Safeguarding the future conference - Canberra, 23-24 May 2024

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Co-creating employment with Discovery

If you're exploring employment for a person with an intellectual disability, don't miss this workshop by Milton Tyree! Over 90 minutes, he explains the Discovery process: what it is, why it works, and how to get started. Download the resources underneath the video.

When it comes to work and careers, there is an abundance of opportunities for employment. But the current model of employment support services lacks the appropriate funding and training to follow a customised employment approach to develop jobs for people with intellectual disability and autism.   If adults with disability work at all, they are most likely to work in low-paid, part-time jobs, which are often insecure and offer no opportunity for growth. And they’ll most likely work exclusively alongside other people with disability in roles that don’t necessarily hold their interest or match their skills.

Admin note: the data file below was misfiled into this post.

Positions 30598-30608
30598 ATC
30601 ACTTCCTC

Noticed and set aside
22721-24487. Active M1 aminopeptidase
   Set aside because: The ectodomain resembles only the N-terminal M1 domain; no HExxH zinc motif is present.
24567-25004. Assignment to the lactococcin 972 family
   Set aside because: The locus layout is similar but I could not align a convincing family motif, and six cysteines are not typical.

As a result of low societal expectations, people with intellectual disability are often trapped in economic uncertainty and hardship.

It doesn’t have to be this way.

Across Australia, we’re seeing young people with intellectual disability embark on employment journeys that include

  • meaningful work experience to explore their interests
  • securing valued roles in open employment (in science labs, accounting firms, restaurants, hair salons, universities, and many other locations)
  • continuing their learning through online courses, traineeships, apprenticeships or University to build on their knowledge and improve their skills in areas that interest them
  • turning their interests and skills into income-generating micro-enterprises.